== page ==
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Disposal > Gorleben mine

Gorleben mine

The Gorleben mine is situated to the south of the municipality of Gorleben (rural district of Lüchow-Dannenberg). The mine is neither a licensed repository nor an interim storage facility for radioactive waste. Thus, no radioactive waste has been stored there. It is operated by Deutsche Gesellschaft zum Bau und Betrieb von Endlagern für Abfallstoffe mbH (DBE) on behalf of the Federal Office for Radiation Protection (BfS) and served to explore the Gorleben salt dome. A transport cask storage facility, a storage facility for radioactive waste and a pilot conditioning plant are situated ca. 300 metres away from the mine. The three facilities are operated by Gesellschaft für Nuklear-Service mbH (GNS).

Between 1979 and 2000 the Gorleben salt dome was investigated for its suitability to host a repository for high-level radioactive waste. As a result of the phase-out of nuclear energy in 2000, exploration works discontinued between 1 October 2000 and 30 September 2010 (Gorleben Moratorium). After the works had been resumed in October 2010, the exploration discontinued again in November 2012 and was terminated on 27 July 2013 when the Law on Site Selection became effective. The Gorleben mine needs to be kept open for as long as the Gorleben site will not be ruled out in the site-selection procedure.

The restart of the search for a repository also encourages the nation-wide debate about an examination of alternative sites in different rock formations.
 
Installations at the Gorleben Site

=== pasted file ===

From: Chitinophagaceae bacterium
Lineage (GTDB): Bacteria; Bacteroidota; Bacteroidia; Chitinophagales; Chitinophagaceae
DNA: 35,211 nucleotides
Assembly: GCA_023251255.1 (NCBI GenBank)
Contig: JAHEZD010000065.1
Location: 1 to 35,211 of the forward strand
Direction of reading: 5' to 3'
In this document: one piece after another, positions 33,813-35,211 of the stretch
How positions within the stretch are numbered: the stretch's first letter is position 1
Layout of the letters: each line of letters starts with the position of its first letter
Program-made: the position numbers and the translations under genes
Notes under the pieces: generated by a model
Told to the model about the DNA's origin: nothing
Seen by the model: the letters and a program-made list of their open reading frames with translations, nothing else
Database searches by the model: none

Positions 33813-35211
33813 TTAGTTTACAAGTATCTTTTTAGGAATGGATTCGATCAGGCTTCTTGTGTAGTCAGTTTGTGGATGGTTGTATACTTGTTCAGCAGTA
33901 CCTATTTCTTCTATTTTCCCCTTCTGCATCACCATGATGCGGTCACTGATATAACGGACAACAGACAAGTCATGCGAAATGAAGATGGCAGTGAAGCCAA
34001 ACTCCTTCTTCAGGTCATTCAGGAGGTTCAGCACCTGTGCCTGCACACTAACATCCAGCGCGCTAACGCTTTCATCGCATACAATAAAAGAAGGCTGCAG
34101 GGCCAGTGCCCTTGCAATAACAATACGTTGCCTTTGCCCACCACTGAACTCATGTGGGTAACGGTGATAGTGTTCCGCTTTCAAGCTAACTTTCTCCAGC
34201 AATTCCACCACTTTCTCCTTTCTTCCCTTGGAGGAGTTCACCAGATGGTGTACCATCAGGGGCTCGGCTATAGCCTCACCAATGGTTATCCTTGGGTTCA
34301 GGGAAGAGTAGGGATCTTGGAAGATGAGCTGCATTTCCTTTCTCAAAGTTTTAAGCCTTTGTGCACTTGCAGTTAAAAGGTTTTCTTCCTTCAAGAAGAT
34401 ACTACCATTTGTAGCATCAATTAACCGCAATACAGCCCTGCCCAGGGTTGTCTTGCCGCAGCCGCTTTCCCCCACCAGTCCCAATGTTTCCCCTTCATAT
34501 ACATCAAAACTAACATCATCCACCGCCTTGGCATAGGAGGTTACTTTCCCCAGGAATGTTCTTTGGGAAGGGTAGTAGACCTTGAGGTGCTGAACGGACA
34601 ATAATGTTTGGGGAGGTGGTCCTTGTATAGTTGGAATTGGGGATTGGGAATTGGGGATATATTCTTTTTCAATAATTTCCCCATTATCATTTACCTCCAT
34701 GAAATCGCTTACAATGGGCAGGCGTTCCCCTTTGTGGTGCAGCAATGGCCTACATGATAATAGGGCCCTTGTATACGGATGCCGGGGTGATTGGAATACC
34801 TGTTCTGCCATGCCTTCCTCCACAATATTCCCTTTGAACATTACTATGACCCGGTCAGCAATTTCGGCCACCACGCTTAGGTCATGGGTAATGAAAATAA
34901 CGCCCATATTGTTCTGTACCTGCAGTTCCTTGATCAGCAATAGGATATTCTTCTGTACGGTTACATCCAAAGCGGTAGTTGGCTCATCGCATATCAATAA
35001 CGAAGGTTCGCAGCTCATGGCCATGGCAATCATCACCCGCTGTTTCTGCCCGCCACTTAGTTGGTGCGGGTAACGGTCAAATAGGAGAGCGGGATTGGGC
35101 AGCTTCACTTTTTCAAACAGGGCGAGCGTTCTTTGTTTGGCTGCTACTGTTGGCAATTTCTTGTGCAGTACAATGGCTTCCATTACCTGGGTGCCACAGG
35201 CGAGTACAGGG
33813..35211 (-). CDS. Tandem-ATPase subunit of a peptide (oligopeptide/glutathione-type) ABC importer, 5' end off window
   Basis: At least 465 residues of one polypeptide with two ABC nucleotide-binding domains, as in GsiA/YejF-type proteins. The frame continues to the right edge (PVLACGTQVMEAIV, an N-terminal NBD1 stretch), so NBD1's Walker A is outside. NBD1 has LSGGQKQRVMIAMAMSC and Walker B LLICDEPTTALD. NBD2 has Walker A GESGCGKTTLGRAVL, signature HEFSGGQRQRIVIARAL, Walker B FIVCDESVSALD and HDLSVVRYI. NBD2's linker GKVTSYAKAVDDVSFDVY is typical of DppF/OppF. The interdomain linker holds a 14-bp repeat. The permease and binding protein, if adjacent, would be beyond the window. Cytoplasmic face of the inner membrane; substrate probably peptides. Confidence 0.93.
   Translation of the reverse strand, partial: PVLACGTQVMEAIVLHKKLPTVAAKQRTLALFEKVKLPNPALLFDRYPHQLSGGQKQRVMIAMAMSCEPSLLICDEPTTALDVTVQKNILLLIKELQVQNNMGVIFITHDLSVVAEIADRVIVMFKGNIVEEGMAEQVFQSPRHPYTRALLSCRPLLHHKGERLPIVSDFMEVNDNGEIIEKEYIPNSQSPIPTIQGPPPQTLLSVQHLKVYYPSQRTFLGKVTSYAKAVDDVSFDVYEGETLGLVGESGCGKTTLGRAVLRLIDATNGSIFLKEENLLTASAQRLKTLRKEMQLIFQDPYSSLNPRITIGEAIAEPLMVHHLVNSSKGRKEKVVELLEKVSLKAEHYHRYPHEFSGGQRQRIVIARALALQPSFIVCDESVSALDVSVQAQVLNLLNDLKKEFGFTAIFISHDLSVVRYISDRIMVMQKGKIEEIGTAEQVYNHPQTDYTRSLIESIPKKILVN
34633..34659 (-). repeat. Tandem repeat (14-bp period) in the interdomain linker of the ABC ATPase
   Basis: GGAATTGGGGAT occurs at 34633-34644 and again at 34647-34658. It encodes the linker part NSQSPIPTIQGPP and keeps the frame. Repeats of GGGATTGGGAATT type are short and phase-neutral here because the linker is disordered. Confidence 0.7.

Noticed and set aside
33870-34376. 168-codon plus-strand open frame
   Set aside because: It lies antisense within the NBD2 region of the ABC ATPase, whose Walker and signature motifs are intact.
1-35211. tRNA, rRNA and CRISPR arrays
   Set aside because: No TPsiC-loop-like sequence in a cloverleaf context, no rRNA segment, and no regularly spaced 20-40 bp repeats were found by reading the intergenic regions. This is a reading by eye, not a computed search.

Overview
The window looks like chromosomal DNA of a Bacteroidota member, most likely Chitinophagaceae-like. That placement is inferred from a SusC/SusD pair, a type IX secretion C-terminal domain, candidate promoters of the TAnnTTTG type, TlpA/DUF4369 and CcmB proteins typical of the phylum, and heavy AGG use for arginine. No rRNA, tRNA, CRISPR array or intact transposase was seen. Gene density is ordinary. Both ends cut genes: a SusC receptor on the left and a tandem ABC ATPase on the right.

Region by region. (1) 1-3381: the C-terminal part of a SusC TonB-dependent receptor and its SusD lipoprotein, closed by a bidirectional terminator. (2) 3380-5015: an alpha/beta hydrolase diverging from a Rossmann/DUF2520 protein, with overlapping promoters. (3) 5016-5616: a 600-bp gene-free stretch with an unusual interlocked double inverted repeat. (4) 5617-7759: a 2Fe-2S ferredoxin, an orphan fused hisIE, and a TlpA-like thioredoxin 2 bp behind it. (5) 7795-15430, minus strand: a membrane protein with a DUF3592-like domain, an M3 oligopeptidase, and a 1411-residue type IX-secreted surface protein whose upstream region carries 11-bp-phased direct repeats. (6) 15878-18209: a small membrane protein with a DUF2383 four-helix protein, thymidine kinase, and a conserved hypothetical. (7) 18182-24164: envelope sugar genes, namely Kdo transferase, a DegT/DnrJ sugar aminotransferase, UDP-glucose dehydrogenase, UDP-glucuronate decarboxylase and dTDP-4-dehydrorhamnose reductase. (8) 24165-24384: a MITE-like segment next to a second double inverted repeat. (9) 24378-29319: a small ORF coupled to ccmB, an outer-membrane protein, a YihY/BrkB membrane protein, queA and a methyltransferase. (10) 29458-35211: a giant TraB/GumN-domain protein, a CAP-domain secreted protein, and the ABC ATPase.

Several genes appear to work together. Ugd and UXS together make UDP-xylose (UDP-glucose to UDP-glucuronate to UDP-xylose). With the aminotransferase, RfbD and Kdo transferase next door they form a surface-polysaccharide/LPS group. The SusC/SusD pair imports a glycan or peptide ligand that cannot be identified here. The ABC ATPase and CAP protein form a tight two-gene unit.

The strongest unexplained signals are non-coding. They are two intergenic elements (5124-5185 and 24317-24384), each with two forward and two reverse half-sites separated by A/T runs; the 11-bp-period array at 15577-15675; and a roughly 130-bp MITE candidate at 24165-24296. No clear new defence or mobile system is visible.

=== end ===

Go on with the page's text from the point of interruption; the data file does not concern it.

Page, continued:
Bergwerk GorlebenThe Gorleben mine is located south of the municipality of Gorleben (Lüchow-Dannenberg district). The mine is operated by the German Service Company for the Construction and Operation of Waste Repositories (Deutsche Gesellschaft zum Bau und Betrieb von Endlagern für Abfallstoffe mbH – DBE) on behalf of the Federal Office for Radiation Protection (BfS). more...


   
The Gorleben mine
 
Bergwerk GorlebenThe Gorleben exploratory mine has been explored via two shafts reaching depths of 933 metres and 840 metres, respectively, in the centre of the about 14-kilometre-long and 4-kilometre-wide Gorleben salt dome. The investigation of the Gorleben salt dome requires the right of use for the rights to mine salt associated with the land ownership and the rights to mine salt that are dissociated from the land ownership. more...


Exploration of the Gorleben site in retrospect
 
Luftaufnahme vom Bergwerk GorlebenOn the basis of the recommendation on disposal in rock salt formations given in 1963 by the Federal Institute for Ground Research (today Federal Institute for Geosciences and Natural Resources) and the concept of the Integrated Nuclear Waste Management Centre (reprocessing of spent fuel elements, fuel element fabrication plants, installations for the handling of all types of radioactive waste at one site) presented by the federal government in 1974, eight sites were investigated in a feasibility study. more...


   
What’s next in Gorleben?
 
With the Site Selection Law having become effective on 27 July 2013, the exploration of the Gorleben mine was terminated. However, the mine needs to be kept open for as long as the Gorleben site has not been ruled out in the site selection procedure. more...